4 Feb 2016

Test soil for contamination, land buyers told

1:32 pm on 4 February 2016

soil Photo: 123rf

New Zealand has an estimated 20,000 sites contaminated with heavy metals, pesticides and other toxic material.

Environmental chemist and Canterbury University senior lecturer Sally Gaw said land used for farming from the 1950s to 1970s was most likely affected by pesticides that are no longer in use.

During that period, DDT (dichlorodiphenyltrichloroethane), lead and arsenic were used as pesticides, she told Nine to Noon.

"They stick in the soil and for any of those sites it will probably be arsenic which is the driver of any potential concern because the concentration you need in the soil doesn't need to be really, really high before you're concerned about people living there."

Local Government New Zealand said it was confident most contaminated land had been documented but said there were probably some areas they still needed to know about.

Its president and Hastings Mayor, Lawrence Yule, said the history of any new subdivision land should be on its Land Information Memorandum.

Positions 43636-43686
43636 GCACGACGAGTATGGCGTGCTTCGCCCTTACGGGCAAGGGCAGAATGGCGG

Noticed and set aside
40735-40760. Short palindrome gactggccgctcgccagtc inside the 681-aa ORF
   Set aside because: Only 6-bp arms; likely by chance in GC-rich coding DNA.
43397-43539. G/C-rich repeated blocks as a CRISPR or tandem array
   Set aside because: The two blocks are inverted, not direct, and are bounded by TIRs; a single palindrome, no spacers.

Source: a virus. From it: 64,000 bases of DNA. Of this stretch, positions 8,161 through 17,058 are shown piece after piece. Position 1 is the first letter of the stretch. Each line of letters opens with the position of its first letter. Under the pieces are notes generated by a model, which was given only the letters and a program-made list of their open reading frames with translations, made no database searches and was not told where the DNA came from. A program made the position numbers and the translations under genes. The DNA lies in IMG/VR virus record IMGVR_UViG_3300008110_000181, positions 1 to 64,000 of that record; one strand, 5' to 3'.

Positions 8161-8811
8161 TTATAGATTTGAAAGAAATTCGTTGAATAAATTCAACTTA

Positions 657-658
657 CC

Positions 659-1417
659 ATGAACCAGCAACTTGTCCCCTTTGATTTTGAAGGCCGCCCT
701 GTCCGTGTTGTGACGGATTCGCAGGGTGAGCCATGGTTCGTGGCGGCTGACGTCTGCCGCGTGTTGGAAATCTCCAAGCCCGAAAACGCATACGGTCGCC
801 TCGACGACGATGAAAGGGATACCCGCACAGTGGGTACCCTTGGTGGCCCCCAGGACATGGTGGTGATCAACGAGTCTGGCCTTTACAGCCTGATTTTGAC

"This issue is, is there information that has never been made to the regional council - or in our case the Hastings District Council - that a land owner has withheld or that we just don't know about?"

Since 2008, all regional councils have been identifying land where hazardous activities have taken place, such as pesticide storage or sheep dips - and adding them to a register.

The register is based on the Ministry for the Environment's Hazardous Activities and Industries List (HAIL) - which details 53 activities and industries that could potentially cause soil contamination.

However, the ministry admitted it didn't know exactly how many sites may be contaminated, and just because a site does not appear on the regional council's lists, it does not guarantee that it won't be contaminated.